NOVEMBER: Policy Updates

Photo: Kathleen Galligan, Detroit Free Press

by KALIYAH DORSEY                                                                                                  

  1. Michigan House of Representatives Pass Legislation That Will Expand Criminal Record Expungement
  • On November 5th, the Michigan House of Representatives approved legislation that would expand who’s eligible for criminal record expungement and create a system to automate the process for certain offenses. The seven bills passed with wide bipartisan support, ranging from 97-10 to 102-6. All the no votes on the bills came from Republican lawmakers. The bills would make the following changes:
    • Automatic expungement of certain felonies after 10 years and misdemeanors after seven years, with a cap of two felonies and four misdemeanors. Assaultive crimes would not be eligible. 
    • Allow for expungement of marijuana offenses if the offense would not have been a crime if committed after the use of recreational marijuana by adults became legal in the state. 
    • Treat multiple felonies or misdemeanors arising from the same 24-hour period as one conviction for the purposes of expungement. None of the offenses could be assaultive, involve the use or possession of a weapon, or carry a maximum penalty of 10 or more years in prison.
    • Allow for the expungement of most traffic offenses, except for the following: convictions for operating while intoxicated, an offense committed by someone with a commercial drivers license while operating a commercial motor vehicle, and any offense causing injury or death. 
    • Expand the number of convictions eligible for expungement to allow for up to three felonies and an unlimited number of misdemeanors, with these conditions: no more than two assaultive crimes, and not more than one felony conviction for the same offense if the offense is punishable by more than 10 years imprisonment.
    • Revise the waiting period after which someone can apply for expungement, to between three and seven years, depending on the type and number of convictions. The law currently requires a five-year waiting period.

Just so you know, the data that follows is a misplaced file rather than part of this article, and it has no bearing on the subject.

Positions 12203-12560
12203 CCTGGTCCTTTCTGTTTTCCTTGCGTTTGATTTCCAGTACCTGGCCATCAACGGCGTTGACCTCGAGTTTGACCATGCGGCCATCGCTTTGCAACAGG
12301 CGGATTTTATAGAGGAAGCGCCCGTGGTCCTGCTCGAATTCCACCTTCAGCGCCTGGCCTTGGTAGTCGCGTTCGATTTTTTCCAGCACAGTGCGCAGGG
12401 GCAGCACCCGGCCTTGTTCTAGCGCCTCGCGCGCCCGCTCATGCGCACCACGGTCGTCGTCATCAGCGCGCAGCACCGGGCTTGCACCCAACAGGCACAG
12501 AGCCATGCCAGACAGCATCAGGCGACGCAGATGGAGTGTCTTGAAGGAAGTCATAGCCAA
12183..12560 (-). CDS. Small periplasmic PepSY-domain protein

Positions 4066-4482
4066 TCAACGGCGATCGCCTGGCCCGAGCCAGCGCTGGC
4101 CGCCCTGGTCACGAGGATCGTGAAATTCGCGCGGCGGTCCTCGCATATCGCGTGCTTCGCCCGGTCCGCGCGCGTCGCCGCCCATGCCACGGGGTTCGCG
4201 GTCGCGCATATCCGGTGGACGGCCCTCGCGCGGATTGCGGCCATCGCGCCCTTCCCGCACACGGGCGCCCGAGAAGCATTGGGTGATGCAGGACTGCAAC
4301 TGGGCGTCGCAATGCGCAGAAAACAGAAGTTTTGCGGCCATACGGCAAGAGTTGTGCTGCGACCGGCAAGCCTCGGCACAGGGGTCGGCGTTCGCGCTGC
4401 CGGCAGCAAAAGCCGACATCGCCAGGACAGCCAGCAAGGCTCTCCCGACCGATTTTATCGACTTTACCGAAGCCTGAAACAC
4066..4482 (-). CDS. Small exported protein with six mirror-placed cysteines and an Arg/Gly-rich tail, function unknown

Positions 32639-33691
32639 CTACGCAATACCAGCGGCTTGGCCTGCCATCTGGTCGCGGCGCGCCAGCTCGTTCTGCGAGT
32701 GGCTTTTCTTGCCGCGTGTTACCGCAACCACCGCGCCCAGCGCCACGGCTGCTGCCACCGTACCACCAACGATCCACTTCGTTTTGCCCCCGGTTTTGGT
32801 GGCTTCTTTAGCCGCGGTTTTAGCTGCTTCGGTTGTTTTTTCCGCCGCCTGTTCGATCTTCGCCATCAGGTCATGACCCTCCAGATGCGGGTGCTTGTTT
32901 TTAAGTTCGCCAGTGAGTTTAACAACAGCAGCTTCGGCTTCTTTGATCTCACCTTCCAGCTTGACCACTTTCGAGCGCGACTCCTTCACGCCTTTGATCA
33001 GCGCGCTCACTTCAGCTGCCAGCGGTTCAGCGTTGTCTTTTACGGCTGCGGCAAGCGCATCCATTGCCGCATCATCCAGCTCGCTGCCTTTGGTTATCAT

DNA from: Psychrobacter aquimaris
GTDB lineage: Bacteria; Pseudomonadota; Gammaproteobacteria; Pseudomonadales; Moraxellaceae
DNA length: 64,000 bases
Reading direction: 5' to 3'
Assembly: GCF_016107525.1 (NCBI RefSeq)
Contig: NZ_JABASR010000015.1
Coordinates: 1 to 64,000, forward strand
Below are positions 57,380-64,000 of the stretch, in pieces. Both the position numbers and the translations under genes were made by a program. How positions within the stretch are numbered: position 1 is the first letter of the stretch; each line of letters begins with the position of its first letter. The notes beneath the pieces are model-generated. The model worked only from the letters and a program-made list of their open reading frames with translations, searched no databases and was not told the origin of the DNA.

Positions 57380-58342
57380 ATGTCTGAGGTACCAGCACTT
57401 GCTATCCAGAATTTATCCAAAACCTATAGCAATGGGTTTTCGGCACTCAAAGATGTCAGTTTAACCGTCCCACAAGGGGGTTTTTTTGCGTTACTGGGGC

1. Democratic Attorney General Mark Herring Outlined His Reform Vision 
  • On November 17th, Virginia Attorney General, Mark Herring, wrote an op-ed for The Virginian Pilot, going into detail about his outline for reform. In the upcoming legislative session, he will be pushing for reforms in the following areas: cannabis reform, expanding opportunities for record expungement, cash bail reform, building a more inclusive, diverse judiciary, increasing safety and accountability in policing/use of force and deaths in custody, and expanding reentry programs in local and regional jails. 
  1. Michigan Passes New Laws That Allow Teens Up to Age 18 to be in the Youth System
  • This month, laws were passed in Michigan that will raise the age until which teenagers can be in the youth system by one year, to 18. Presently, Michigan automatically treats all 17-year olds as adults, which throws thousands of minors into adult court. Only three states have now passed no law raising the age to 18: Georgia, Texas, and Wisconsin. Still, prosecutors will retain broad discretion to charge minors much younger than 17 as adults with little oversight, and state and national advocates vow to press ahead with further demands to further restrict the prosecution of youth as adults, and more.
  1. New Jersey Passes Law to Restore Voting Rights 
  • This month, the NJ state Assembly has adopted a bill, NJ A5823 (18R)/NJ S4260 (18R), that would restore the voting rights of people who are on probation and on parole. This would enfranchise about 83,000 people in New Jersey, emulating laws adopted by Colorado and Nevada this spring. 

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